• Integrated systems and missions studies are presented for an evolutionary lunar-to-Mars space transportion system (STS) based on nuclear thermal rocket (NTR) technology. A standardized'' set of engine and stage components are identified and used in a building block'' fashion to configure a variety of piloted and cargo, lunar and Mars vehicles. The reference NTR characteristics include a thrust of 50 thousand pounds force (klbf), specific impulse (I[sub sp]) of 900 seconds, and an engine thrust-to-weight ratio of 4.3. For the National Aeronautics and Space Administration's (NASA) First Lunar Outpost (FLO) mission, an expendable NTR stage powered by two such enginesmore » can deliver [similar to]96 metric tonnes (t) to trans-lunar injection (TLI) conditions for an initial mass in low Earth orbit (IMLEO) of [similar to]198 t compared to 250 t for a cryogenic chemical system. The stage liquid hydrogen (LH[sub 2]) tank has a diameter, length, and capacity of 10 m, 14.5 m and 66 t, respectively. By extending the stage length and LH[sub 2] capacity to [similar to]20 m and 96 t, a single launch Mars cargo vehicle could deliver to an elliptical Mars parking orbit a 63 t Mars excursion vehicle (MEV) with a 45 t surface payload. Three 50 klbf engines and the two standardized LH[sub 2] tanks developed for the lunar and Mars cargo vehicles are used to configure the vehicles supporting piloted Mars missions as early as 2010. The modular'' NTR vehicle approach forms the basis for an efficient STS able to handle the needs of a wide spectrum of lunar and Mars missions.« less
  • A recent study effort at NASA has developed a preliminary reference mission description for a human return to the Moon by the end of this decade. The First Lunar Outpost (FLO) would provide the framework for establishing a permanent human presence on the Moon and a necessary step toward eventual piloted trips to Mars. The primary objectives of FLO are to sustain a crew of four on the lunar surface for 45 days during which local roving, surface science, and demonstration-level resource extraction would be accomplished. Power systems capable of meeting the diverse requirements of FLO are a significant engineeringmore » challenge. Power requirements range from 10's of watts for small science packages to 10's of kilowatts for the crew habitat. The guidelines imposed on power systems include that they be lightweight, easily deployable, and cost efficient. Nuclear systems such as radioisotope thermoelectric generators (RTGs), dynamic isotope power systems (DIPS), and small reactor power systems offer distinct advantages over solar and electrochemical alternatives. Concepts for modular RTGs and DIPS, and deployable reactor systems relevant to the FLO mission and its evolution are described and compared.« less
  • A study was conducted to examine the characteristics of lunar outpost power systems for the consolidation and utilization phases using closed Brayton cycle (CBC) power conversion and an SP100 nuclear reactor heat source. Three CBC system architectures using the baseline 2400 kWt SP100 reactor were examined: (1) the minimum specific mass CBC power conversion system mated to a single reactor, (2) the minimum mass, 825 kWe CBC power conversion system mated to a single reactor, and (3) an 825 kWe CBC power conversion system, using two SP100 reactors. A reliability assessment was also conducted to verify a minimum reliability ofmore » 0.977 for the power conversion unit for a 15-year mission. The minimum specific mass was found to be 22.0 kg/kW at a total output power level of 550 kWe. This corresponds to a conversion efficiency of 23 percent. The 825 kWe, single reactor case had a specific mass of 27.2 kg/kW. The total mass of the 825 kWe, two reactor system was estimated to be approximately 4000 kg less than the mass of the 825 kWe, single reactor system.« less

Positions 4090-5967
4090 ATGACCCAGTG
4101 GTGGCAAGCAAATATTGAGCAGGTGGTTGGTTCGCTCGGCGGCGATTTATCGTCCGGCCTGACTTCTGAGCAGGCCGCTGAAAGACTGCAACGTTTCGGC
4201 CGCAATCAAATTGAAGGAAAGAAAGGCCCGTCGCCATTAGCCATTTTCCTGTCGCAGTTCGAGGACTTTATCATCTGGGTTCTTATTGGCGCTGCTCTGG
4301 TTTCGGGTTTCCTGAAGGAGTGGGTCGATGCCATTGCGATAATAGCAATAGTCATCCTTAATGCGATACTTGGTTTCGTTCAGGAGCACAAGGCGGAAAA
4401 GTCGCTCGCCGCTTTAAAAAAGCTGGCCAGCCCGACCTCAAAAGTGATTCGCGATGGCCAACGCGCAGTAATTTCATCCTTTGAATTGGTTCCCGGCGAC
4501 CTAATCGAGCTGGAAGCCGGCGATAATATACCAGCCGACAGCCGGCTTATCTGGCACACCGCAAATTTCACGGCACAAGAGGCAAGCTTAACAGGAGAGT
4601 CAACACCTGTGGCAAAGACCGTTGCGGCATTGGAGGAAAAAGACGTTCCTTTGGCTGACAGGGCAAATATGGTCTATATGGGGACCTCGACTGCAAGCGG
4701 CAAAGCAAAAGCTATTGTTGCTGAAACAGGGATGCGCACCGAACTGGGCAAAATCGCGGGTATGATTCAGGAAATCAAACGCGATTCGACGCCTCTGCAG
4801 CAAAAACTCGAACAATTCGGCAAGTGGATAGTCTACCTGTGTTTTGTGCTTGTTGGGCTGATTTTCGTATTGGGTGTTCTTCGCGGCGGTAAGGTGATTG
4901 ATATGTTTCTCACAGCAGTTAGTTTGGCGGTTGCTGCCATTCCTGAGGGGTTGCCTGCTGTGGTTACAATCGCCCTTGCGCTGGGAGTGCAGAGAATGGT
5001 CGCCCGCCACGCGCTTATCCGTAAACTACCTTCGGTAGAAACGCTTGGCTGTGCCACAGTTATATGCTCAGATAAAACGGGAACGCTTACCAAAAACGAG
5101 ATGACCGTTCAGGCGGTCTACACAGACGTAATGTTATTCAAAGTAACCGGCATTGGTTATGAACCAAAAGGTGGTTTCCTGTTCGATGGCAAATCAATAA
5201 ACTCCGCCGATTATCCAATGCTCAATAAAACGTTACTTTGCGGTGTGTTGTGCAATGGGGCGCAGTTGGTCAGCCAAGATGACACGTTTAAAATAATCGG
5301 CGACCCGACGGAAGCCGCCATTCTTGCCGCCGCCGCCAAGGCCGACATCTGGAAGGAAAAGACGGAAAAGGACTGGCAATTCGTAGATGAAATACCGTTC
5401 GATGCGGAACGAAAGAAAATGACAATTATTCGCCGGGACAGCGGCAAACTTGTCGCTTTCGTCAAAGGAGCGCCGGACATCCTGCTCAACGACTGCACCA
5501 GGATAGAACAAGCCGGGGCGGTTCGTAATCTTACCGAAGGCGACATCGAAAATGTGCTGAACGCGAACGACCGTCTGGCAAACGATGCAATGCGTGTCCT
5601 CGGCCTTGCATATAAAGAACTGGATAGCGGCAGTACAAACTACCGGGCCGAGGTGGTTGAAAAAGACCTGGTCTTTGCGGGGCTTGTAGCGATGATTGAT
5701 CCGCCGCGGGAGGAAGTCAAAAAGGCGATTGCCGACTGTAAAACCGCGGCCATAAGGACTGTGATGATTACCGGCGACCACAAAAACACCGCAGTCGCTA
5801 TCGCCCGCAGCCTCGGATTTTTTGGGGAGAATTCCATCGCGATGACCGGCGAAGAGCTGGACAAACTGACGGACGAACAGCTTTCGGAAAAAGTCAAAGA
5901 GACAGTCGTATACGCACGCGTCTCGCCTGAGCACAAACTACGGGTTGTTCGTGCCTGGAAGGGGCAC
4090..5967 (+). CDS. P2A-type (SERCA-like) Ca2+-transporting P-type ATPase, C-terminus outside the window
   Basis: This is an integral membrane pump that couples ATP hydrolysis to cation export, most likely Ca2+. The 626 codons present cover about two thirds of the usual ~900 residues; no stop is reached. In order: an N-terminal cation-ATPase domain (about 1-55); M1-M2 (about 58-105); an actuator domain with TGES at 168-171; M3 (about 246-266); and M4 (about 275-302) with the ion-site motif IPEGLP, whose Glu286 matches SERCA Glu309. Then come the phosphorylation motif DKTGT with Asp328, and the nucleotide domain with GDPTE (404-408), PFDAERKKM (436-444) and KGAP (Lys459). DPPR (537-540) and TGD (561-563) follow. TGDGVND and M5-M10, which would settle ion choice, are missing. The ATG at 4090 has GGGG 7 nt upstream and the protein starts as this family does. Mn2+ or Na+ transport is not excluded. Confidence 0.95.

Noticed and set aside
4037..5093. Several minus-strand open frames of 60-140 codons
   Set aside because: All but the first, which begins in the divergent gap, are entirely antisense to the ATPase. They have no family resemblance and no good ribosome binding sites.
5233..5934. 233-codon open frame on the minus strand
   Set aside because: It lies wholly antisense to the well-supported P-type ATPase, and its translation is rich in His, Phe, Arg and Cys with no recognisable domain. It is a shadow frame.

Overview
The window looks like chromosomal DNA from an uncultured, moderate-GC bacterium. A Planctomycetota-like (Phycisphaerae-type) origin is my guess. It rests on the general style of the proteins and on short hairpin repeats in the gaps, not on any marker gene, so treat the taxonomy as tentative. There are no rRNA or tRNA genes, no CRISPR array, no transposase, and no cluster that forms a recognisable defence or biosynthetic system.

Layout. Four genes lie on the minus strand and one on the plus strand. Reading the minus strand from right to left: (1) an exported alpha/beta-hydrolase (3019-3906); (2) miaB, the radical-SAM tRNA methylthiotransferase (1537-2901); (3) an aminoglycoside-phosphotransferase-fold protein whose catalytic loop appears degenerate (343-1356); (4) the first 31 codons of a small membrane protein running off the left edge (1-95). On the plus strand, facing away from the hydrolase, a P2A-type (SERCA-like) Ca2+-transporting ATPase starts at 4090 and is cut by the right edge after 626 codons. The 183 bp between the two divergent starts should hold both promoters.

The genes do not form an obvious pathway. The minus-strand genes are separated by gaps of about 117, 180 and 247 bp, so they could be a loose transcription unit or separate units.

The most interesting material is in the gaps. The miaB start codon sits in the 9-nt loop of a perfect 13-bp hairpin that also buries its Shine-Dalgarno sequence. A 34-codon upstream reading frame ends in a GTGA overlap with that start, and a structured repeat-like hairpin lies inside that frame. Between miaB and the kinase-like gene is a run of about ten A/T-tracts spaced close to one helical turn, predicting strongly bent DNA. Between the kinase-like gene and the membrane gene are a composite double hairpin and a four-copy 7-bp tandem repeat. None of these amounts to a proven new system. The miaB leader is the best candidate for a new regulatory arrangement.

• There are major advantages to be gained by integrating a cryogenic reactant storage system with a hydrogen-oxygen regenerative fuel cell (RFC) to provide on-site electrical power during the lunar night. Although applicable to any power system using hydrogen-oxygen RFC's for energy storage, cryogenic reactant storage offers a significant benefit whenever the sun/shade cycle and energy storage period approach hundreds of hours. For solar power installations on the moon, cryogenic reactant storage reduces overall specific mass and meteoroid vulnerability of the system. In addition, it offers synergistic benefits to on-site users, such as availability of primary fuel cell reactants for surfacemore » rover vehicles and cryogenic propellants for OTV's. The integration involves processing and storing the RFC reactant streams as cryogenic liquids rather than pressurized gases, so that reactant containment (tankage per unit mass of reactants) can be greatly reduced. Hydrogen-oxygen alkaline RFC's, GaAs photovoltaic (PV) arrays, and space cryogenic processing/refrigeration technologies are assumed to be available for the conceptual system design. Advantages are demonstrated by comparing the characteristics of two power system concepts: a conventional lunar surface PV/RFC power system using pressurized gas storage in SOA filament wound pressure vessels and, that same system with gas liquefaction and storage replacing the pressurized storage. Comparisons are made at 20 and 250 kWe. Although cryogenic storage adds a processing plant (drying and liquefaction) to the system plus 30 percent more solar array to provide processing power, the approximate order of magnitude reduction in tankage mass, confirmed by this analysis, results in a reduction in overall total system mass of approximately 50 percent.« less